IFFGD Research Grants to Study Gastroparesis
IFFGD Presents Gastroparesis Research Grants with Help of Grassroots Fund Raisers
For Immediate Release
Milwaukee, WI – February 25, 2014 – The International Foundation for Functional Gastrointestinal Disorders (IFFGD) has awarded three $40,000 grants to support innovative research into gastroparesis, a chronic digestive disease that affects adults and children.
These grants were made possible by donations made to IFFGD, a nonprofit education and research organization, including money raised through its grassroots arm, the Digestive Health Alliance (DHA).
Applications for the IFFGD grants were submitted from around the globe. An independent selection committee of medical professionals reviewed the grant proposals. After careful consideration, applications from the following three investigators were chosen to receive the grants:
- Leo K. Cheng, PhD, Auckland Bioengineering Institute, The University of Auckland
- Braden Kuo, MD, Massachusetts General Hospital
- Richard W. McCallum, MD, Texas Tech University Health Sciences Center
"Increased understanding of these conditions can only come from more research and advanced science," said Nancy J. Norton, president and founder of IFFGD. "We are pleased to be able to give patients, families, and friends a way to contribute to this advancement and help broaden the understanding of the conditions that affect their lives day to day."
Also called delayed gastric empting, gastroparesis is a condition where the movement of food out of the stomach is impaired. Symptoms vary from person to person, but include nausea and vomiting after eating. Other symptoms may be feelings of fullness when eating, inability to finish a meal, as well as stomach discomfort or pain. The severity of the condition ranges from uncomfortable to debilitating, and can be life-threatening. In the majority of those with gastroparesis, the cause is unknown – termed idiopathic.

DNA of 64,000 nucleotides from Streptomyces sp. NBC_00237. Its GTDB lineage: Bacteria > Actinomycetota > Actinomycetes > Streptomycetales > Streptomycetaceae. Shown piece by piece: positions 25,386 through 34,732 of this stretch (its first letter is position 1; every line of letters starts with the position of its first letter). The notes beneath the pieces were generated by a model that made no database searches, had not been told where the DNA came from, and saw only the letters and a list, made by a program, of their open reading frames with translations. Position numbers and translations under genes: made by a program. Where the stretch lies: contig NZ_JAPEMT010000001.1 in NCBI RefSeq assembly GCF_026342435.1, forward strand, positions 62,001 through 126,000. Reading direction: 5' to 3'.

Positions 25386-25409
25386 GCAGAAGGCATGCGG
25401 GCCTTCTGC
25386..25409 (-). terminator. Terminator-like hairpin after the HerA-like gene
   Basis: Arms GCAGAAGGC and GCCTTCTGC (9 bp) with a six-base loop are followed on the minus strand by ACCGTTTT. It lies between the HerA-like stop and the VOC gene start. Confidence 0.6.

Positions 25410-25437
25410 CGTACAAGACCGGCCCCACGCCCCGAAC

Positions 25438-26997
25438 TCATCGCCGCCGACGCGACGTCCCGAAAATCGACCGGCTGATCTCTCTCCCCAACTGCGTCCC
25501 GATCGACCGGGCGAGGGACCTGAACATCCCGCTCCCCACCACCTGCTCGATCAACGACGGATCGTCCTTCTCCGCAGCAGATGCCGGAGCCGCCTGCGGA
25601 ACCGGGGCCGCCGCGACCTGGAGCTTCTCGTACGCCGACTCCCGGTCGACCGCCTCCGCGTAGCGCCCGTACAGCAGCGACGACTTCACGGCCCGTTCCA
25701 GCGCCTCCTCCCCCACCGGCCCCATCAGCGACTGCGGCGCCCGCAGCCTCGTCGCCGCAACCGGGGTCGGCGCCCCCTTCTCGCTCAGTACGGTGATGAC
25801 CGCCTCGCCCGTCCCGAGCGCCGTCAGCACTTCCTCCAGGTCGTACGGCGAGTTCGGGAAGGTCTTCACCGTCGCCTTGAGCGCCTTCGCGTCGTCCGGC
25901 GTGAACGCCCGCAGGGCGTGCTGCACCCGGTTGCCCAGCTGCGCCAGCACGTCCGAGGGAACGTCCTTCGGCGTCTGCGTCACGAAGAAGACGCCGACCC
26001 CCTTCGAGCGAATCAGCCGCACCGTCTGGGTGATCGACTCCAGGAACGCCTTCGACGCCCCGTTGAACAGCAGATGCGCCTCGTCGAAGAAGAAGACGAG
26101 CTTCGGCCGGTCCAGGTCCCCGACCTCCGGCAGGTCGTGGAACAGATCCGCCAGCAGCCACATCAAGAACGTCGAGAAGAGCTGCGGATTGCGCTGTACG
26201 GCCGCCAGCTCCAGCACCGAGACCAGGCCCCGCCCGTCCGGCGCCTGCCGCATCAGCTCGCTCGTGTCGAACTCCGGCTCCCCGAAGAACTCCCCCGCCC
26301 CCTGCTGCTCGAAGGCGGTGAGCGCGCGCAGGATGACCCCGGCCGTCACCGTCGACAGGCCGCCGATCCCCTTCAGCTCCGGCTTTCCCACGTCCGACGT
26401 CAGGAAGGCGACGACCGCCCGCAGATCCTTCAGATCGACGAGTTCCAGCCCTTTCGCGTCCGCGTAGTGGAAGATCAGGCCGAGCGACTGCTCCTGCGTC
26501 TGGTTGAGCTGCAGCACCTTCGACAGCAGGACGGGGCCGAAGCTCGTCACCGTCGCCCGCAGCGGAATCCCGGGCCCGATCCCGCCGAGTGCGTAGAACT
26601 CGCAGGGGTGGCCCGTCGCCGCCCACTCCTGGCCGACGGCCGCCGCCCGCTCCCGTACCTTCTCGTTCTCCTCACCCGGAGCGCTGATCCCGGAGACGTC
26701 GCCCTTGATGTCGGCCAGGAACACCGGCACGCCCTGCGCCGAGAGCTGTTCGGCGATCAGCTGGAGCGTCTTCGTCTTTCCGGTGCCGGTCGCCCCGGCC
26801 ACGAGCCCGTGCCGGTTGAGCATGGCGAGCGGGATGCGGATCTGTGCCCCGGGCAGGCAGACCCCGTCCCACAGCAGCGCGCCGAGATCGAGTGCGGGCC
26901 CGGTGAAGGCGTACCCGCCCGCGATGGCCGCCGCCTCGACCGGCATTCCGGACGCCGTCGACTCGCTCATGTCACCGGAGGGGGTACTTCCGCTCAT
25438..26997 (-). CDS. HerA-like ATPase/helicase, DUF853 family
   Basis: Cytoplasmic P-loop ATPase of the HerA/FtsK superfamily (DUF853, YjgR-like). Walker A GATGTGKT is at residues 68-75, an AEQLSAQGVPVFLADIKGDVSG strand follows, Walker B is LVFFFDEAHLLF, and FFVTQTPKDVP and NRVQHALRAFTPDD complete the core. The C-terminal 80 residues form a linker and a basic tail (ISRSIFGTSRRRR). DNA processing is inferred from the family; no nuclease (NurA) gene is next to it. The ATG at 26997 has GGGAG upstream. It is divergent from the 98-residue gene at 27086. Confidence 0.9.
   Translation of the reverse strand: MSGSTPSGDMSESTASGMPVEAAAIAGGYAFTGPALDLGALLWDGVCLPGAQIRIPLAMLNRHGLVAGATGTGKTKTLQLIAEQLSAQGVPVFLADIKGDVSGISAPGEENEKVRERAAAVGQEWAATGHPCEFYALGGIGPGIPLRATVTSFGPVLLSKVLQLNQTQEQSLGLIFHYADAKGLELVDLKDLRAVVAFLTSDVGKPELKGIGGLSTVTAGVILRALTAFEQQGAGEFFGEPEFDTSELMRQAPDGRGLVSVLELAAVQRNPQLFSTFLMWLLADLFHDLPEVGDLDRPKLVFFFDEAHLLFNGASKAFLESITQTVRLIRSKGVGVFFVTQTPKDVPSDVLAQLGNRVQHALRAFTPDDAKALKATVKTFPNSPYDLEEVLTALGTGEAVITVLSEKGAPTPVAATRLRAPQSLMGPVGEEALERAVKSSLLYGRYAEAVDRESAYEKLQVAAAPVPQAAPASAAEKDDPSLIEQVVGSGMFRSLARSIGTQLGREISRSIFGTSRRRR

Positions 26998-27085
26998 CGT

These IFFGD research grants will be used to explore new options for diagnosis and treatment of idiopathic gastroparesis.
In this era of federal budget constraints, funding for seed grants like these is becoming more difficult to come by. IFFGD supports research grants to help fill that gap. These grants promote interest and opportunity in the field of functional gastrointestinal and motility disorders, like gastroparesis, so that new treatment answers can begin to be found for those affected by the conditions.
For more information about gastroparesis, visit IFFGD’s dedicated website, www.aboutgastroparesis.org. If you are experiencing symptoms of the condition, see your health care provider. To learn more about how you can support research into conditions like gastroparesis, visit www.aboutgastroparesis.org/support-research. To learn more about the research grants, visit GIResearch.org.
The International Foundation for Functional Gastrointestinal Disorders (IFFGD) is a nonprofit education and research organization dedicated to improving the quality of life for people affected by chronic digestive conditions. Together with patients, families, clinicians, researchers, and other health professionals, IFFGD works tirelessly to promote awareness, scientific advancement, and improved patient care. The largest organization of its kind in the US, IFFGD and its grassroots counterpart, the Digestive Health Alliance (DHA), rely on donor support to fund research and provide educational resources for those affected by gastrointestinal disorders. Learn how you can help at iffgd.org or by contacting email@example.com.